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How Trump’s pitch to Iowa voters has changed since 2015


Donald Trump traveled to Iowa this week, giving his first speech in the state as an announced candidate for the 2024 Republican presidential nomination. If you’ve seen a Trump speech at any point in the past eight years, the beats would have been familiar: self-praise, denunciations of various opponents, lengthy riffs on what he’d done or would do.

Beneath the surface, though, there was something interesting afoot. Trump’s tenure as a Republican candidate and as president has led him to embrace a more political approach to these sorts of presentations. That eight years have passed since he first spoke before Iowans as a candidate also means that the content of his speech had changed in that time, showing how both his and his party’s priorities have changed in the interim period.

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The best way to measure these changes, it struck me, was to compare Trump’s March 13 speech in Davenport, Iowa, with a speech he gave in Oskaloosa, Iowa, in late July 2015. How had the content and format shifted over that time? What is Trump talking about that he didn’t then, and vice versa? I took the contents of each speech and categorized them. The result was this chart, showing the percentage of each speech dedicated to each subject.

Before I explain the details, there’s an important point to make about format. Trump appended a question-and-answer period to his recent speech, which is uncommon for politicians. For Trump, though, it offers several valuable benefits: engagement with individuals (which his allies have increasingly presented as an asset potential opponents like Florida Gov. Ron DeSantis (R) lack) and a chance to hear directly what is motivating Republican voters. It also lets him assess which of his responses yield the most positive feedback. From the outset of his political career, Trump’s political speeches have served a similar purpose as a stand-up comic’s weekday sets, an opportunity to see what works and what doesn’t. In Iowa this week, he formalized that.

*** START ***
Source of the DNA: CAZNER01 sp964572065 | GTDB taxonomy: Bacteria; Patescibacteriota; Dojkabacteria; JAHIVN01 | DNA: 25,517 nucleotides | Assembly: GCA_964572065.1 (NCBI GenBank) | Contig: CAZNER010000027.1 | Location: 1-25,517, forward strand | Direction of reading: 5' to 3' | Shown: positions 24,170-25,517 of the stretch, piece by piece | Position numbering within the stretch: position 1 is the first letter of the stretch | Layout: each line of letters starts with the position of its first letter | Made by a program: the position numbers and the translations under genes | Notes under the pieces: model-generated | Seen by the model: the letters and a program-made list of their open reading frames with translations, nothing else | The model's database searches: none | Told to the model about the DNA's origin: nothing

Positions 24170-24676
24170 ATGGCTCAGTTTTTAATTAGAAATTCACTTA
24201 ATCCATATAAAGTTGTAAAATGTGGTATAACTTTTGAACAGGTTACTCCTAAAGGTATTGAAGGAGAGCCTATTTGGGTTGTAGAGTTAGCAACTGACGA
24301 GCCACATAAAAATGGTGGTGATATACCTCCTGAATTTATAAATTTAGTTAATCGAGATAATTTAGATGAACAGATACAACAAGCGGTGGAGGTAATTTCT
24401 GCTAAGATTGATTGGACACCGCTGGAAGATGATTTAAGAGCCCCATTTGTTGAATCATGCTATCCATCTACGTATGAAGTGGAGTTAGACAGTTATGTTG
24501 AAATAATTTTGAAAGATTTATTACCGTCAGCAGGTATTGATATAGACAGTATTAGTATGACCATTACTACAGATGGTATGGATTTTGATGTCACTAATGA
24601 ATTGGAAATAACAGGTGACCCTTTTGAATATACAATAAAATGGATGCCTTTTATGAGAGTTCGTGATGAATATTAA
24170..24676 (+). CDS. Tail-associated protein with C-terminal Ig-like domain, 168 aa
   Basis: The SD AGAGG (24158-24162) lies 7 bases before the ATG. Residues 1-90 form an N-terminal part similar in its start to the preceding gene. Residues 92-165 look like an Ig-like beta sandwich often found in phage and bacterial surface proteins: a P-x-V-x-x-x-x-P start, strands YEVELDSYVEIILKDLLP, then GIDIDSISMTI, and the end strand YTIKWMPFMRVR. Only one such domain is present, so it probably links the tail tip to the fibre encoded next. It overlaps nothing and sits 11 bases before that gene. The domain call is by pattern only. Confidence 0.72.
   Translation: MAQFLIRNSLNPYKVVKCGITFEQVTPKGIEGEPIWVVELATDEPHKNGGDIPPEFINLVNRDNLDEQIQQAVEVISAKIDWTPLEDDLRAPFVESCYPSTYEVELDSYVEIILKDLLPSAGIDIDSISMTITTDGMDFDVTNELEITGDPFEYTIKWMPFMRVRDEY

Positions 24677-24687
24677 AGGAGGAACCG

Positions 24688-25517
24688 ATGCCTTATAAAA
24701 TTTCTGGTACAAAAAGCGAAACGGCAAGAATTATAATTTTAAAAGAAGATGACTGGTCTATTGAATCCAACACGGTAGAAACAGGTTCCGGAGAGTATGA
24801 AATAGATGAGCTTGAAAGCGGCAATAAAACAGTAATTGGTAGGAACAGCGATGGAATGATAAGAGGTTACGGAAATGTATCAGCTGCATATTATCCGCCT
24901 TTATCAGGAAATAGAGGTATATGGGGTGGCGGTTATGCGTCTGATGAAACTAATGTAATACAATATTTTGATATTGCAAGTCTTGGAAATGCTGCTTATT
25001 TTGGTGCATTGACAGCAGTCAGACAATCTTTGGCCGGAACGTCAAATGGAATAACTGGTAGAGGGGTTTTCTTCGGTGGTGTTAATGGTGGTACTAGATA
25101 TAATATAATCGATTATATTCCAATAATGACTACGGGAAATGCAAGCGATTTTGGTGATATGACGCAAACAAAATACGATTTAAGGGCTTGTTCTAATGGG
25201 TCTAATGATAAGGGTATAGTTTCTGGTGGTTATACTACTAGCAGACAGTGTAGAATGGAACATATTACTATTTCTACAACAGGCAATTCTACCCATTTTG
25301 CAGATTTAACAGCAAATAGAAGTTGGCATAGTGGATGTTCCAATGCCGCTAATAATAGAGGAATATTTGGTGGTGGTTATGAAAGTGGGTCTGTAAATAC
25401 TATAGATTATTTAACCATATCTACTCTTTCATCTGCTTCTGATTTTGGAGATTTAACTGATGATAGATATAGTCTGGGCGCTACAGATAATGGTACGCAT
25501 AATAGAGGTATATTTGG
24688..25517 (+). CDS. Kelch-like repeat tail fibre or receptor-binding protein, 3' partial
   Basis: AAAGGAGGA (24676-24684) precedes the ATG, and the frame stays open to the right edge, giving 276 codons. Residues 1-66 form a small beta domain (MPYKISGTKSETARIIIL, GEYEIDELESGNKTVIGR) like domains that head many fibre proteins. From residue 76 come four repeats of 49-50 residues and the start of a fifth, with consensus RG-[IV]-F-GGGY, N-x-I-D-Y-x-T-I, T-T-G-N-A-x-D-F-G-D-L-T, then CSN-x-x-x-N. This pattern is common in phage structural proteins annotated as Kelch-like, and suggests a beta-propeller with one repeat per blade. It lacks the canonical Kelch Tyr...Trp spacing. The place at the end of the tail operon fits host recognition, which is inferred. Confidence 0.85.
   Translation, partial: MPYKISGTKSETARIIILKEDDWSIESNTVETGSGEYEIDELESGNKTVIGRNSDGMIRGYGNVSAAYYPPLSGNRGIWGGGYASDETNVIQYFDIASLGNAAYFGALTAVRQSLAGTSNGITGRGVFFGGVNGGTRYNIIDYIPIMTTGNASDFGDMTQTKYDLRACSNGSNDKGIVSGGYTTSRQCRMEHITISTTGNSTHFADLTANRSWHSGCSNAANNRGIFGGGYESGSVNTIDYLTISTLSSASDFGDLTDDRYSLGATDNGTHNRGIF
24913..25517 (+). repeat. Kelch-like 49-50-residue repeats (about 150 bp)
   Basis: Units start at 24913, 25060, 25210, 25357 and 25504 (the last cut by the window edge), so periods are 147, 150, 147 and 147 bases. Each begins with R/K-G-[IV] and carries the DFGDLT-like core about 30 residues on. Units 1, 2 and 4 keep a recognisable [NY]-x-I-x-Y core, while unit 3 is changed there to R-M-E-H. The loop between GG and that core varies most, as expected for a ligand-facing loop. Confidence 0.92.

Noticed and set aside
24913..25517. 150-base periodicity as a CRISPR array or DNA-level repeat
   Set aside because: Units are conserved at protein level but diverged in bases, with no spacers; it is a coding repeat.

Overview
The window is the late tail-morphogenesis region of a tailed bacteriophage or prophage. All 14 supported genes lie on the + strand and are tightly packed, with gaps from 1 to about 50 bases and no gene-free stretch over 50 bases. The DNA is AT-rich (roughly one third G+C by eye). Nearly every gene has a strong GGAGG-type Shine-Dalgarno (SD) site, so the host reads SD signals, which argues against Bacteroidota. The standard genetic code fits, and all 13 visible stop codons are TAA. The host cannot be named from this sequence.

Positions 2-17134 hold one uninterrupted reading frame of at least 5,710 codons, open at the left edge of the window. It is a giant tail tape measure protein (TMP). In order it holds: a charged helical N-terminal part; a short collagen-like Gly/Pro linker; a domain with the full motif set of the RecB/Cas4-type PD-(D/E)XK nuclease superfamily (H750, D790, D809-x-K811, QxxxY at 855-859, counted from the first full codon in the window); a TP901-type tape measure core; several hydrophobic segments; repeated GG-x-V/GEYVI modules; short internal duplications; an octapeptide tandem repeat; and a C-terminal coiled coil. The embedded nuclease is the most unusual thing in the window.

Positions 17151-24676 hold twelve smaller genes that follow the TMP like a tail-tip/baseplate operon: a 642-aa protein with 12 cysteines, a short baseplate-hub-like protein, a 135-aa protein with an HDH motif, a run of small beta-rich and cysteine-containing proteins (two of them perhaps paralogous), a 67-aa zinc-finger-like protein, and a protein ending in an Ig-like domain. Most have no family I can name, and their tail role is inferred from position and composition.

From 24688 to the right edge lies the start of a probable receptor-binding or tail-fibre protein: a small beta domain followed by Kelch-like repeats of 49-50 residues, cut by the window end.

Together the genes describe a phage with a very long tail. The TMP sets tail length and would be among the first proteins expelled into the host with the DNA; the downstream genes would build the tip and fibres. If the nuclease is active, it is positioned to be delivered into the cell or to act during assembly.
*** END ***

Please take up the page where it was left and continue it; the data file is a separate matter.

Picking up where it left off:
(Two quick notes about the methodology I used. First, the 2023 values are percentages of the combined speech and Q&A portion. Second, some comments fit into multiple categories.)

In 2015, Trump talked about as much about his eventual opponent — Hillary Clinton — as he did about President Biden and DeSantis this week. But he also talked a lot about the other Republicans vying for the 2016 nomination, including Wisconsin Gov. Scott Walker, whose support was surging at the moment. This week, he didn’t talk about other opponents. He did, however, spend time talking about Democrats and socialists, etc., which he didn’t eight years ago. He did disparage both the media and the establishment/Deep State this week, but not nearly as much as he did in 2015.

After all, in 2015 Trump’s candidacy was centrally predicated on fighting against the D.C. establishment. He still takes this line of attack (he mentioned that he would “crush the deep state,” for example) but it’s less useful for a former president to talk about breaking existing power structures than it was for a television-star-slash-businessman to do so.

In 2015, he spent a chunk of time bragging about his business acumen. This week, he did once again — but spent much more time revisiting the successes that his administration had achieved. The speech was the speech of an incumbent, really, a guy who could make the case to a sympathetic audience about how many good things he had done.

Eight years ago, Trump’s speech in Iowa centered heavily on the issues that were driving his growing support. His campaign announcement the prior month had taken a virulently hard line against immigration that sparked boycotts from corporate partners of the Trump Organization. (He talked about those a bit at that point, as indicated at the bottom of the chart.) So he spoke a lot about immigration and, particularly, purported crimes committed by immigrants, which was one of the more contentious parts of his announcement speech.